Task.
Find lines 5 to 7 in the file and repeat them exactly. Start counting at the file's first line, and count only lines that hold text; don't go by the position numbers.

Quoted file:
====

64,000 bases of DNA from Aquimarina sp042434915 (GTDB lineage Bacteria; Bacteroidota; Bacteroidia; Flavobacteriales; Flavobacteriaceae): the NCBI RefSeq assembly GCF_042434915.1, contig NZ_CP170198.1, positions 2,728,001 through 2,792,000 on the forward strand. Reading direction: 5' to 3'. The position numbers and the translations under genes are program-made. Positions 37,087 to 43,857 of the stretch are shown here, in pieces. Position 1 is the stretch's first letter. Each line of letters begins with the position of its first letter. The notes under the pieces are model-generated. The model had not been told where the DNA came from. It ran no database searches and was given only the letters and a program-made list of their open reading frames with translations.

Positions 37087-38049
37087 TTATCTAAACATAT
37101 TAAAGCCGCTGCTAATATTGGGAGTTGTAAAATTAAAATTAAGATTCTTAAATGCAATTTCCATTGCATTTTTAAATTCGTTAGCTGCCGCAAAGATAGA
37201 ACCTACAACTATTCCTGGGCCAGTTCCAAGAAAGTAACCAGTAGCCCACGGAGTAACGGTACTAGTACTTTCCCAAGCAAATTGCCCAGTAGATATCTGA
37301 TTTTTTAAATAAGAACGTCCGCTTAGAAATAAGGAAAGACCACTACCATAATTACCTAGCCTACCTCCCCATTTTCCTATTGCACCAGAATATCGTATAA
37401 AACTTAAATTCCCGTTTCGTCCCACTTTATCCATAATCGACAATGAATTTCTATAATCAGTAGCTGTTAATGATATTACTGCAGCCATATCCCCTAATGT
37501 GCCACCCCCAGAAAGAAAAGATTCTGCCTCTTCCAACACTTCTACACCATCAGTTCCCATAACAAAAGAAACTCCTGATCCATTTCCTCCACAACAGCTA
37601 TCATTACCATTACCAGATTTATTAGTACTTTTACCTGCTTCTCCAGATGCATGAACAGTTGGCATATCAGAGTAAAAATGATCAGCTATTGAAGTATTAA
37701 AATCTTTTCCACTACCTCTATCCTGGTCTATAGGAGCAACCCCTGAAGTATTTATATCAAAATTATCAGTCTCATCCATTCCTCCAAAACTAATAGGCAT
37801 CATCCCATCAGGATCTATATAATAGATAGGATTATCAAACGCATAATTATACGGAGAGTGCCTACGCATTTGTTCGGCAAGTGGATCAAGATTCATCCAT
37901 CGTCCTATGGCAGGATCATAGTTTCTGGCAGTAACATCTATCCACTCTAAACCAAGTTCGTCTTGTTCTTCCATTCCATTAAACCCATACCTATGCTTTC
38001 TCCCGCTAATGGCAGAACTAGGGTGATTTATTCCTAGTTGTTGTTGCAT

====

37201 ACCTACAACTATTCCTGGGCCAGTTCCAAGAAAGTAACCAGTAGCCCACGGAGTAACGGTACTAGTACTTTCCCAAGCAAATTGCCCAGTAGATATCTGA
37301 TTTTTTAAATAAGAACGTCCGCTTAGAAATAAGGAAAGACCACTACCATAATTACCTAGCCTACCTCCCCATTTTCCTATTGCACCAGAATATCGTATAA
37401 AACTTAAATTCCCGTTTCGTCCCACTTTATCCATAATCGACAATGAATTTCTATAATCAGTAGCTGTTAATGATATTACTGCAGCCATATCCCCTAATGT